Transfer of Property

Property Transfer is how the title of the property can be transferred under Section 5 of the Transfer of Property Act 1882, and change of ownership from one person to another person can be done.

Property Transfer is how the title of the property can be transferred under Section 5 of the Transfer of Property Act 1882, and change of ownership from one person to another person can be done.

Meaning of  Transfer of Property:

The  transfer of  property in India is subject to the provisions of the Transfer of Property Act 1882 and it is this law that regulates the assignment of property within India. This Act has specific conditions attached for the transfer of property and came into force on 1 July 1882.

As we all know property is classified into 2 kinds:

  1. Immovable property: - This concept includes the Land, houses and all the structures that are constructed on the land.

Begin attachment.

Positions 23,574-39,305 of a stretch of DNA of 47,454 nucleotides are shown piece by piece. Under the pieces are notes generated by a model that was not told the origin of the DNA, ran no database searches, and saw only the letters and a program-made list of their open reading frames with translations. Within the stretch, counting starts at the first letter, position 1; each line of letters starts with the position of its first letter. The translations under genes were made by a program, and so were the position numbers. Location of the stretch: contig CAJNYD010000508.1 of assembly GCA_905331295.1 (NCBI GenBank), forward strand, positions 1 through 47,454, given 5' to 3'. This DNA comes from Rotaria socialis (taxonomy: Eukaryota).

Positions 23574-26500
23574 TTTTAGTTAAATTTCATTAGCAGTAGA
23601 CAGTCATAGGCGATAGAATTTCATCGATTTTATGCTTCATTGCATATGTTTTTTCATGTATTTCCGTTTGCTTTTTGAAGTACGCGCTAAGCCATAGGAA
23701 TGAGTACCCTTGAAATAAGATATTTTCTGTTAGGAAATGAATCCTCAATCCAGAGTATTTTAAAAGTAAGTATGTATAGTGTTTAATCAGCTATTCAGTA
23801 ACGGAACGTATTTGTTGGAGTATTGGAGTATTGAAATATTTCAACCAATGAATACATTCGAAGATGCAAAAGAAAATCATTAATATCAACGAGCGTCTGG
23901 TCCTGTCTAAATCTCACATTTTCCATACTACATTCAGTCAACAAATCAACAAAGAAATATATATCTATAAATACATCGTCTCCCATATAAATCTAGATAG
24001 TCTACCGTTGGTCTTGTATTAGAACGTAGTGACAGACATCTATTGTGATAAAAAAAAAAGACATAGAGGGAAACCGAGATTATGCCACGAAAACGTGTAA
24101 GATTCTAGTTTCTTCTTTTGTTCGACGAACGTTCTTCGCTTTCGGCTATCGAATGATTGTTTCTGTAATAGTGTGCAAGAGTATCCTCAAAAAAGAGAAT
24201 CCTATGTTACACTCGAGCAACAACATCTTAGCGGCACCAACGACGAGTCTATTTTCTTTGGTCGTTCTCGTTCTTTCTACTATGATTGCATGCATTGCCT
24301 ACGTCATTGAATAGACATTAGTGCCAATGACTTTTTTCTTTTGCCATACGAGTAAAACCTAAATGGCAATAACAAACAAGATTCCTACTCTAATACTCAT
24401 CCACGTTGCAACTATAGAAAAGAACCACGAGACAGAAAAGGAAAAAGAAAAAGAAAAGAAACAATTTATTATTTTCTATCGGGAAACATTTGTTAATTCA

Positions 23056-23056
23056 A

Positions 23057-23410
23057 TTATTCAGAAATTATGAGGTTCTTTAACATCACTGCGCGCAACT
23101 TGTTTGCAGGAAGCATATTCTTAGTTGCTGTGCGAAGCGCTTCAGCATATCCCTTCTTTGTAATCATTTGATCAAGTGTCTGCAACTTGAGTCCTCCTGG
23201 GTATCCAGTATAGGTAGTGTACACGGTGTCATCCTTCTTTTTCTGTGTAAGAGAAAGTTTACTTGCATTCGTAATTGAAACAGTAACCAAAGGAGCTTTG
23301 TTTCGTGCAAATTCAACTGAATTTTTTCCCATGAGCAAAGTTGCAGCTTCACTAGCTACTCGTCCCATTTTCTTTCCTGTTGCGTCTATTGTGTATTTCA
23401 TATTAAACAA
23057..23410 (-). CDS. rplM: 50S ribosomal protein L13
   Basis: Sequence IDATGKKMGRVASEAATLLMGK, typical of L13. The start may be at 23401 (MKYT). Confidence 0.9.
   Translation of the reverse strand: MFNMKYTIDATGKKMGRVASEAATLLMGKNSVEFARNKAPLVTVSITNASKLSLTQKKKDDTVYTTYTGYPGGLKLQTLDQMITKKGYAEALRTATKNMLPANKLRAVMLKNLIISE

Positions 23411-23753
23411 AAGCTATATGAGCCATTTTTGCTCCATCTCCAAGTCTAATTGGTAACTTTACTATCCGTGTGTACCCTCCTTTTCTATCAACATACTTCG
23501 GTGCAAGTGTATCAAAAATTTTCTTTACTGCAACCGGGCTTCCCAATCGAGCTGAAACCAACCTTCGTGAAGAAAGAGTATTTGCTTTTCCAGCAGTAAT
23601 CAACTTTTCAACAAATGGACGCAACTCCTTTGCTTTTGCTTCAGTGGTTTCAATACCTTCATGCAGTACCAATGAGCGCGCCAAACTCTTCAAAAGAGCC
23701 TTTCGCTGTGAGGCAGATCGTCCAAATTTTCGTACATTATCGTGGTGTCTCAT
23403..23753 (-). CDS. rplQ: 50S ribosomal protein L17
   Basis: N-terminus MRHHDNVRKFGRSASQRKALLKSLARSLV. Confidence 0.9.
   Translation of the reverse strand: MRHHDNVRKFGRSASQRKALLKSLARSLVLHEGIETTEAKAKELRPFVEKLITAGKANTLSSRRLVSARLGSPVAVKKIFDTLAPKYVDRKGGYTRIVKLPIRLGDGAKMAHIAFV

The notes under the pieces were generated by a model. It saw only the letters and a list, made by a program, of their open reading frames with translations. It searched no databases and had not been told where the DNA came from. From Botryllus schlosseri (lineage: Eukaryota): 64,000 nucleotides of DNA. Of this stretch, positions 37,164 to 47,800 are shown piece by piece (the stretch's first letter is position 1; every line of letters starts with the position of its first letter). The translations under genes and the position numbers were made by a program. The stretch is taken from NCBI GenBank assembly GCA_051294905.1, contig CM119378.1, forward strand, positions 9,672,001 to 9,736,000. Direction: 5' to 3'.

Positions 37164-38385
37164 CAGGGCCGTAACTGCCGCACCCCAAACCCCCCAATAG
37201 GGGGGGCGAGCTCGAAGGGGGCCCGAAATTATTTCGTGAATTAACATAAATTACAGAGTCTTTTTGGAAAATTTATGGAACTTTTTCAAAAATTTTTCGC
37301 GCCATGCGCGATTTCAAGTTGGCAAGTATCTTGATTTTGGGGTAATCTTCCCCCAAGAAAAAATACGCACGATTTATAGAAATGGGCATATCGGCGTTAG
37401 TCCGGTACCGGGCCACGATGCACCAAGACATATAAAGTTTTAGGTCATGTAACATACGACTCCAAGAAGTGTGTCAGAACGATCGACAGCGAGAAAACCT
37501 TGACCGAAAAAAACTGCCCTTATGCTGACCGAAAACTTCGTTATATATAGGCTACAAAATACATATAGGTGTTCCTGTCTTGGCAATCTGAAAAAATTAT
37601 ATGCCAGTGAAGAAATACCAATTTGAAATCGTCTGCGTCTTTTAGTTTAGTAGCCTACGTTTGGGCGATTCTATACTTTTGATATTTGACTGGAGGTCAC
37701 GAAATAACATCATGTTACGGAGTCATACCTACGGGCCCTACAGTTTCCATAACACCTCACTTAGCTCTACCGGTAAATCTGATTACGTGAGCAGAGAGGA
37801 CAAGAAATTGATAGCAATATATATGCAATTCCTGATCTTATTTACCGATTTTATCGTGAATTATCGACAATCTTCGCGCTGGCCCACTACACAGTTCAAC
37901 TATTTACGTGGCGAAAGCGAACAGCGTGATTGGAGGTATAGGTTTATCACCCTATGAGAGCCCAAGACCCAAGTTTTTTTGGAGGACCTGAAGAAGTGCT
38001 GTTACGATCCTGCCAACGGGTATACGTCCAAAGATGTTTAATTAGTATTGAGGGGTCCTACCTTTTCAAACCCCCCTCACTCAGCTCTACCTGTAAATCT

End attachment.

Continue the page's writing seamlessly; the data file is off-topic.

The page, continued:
2. Movable property: - This includes the properties like jewellery, FDs, Bank accounts and cash. 

Under the 1882 Act, 'transfer of property' means an act by which a person conveys the property to one or more persons, or himself, either in the present or in the future.

Transfer of Property with the  Available  Modes of Transfer:

Property  transfer is how the title of the property can be transferred under Section 5 of the Transfer of Property Act 1882, and change of ownership from one person to another person can be done. However, to be able to contract and sign a transfer document the ability to contract is important and to understand the ability to contract, we have to refer to section 11 of the Indian Contract Act, 1872.

Section 11 says that every person is competent to contract

  1. Who is of the age of majority according to the law to which he is subject,
  2. Who is of sound mind, and
  3. Is not disqualified from contracting by any law to which he is subject.

Process amounting to the transfer of property:-

We can transfer properties using certain instruments as listed below: -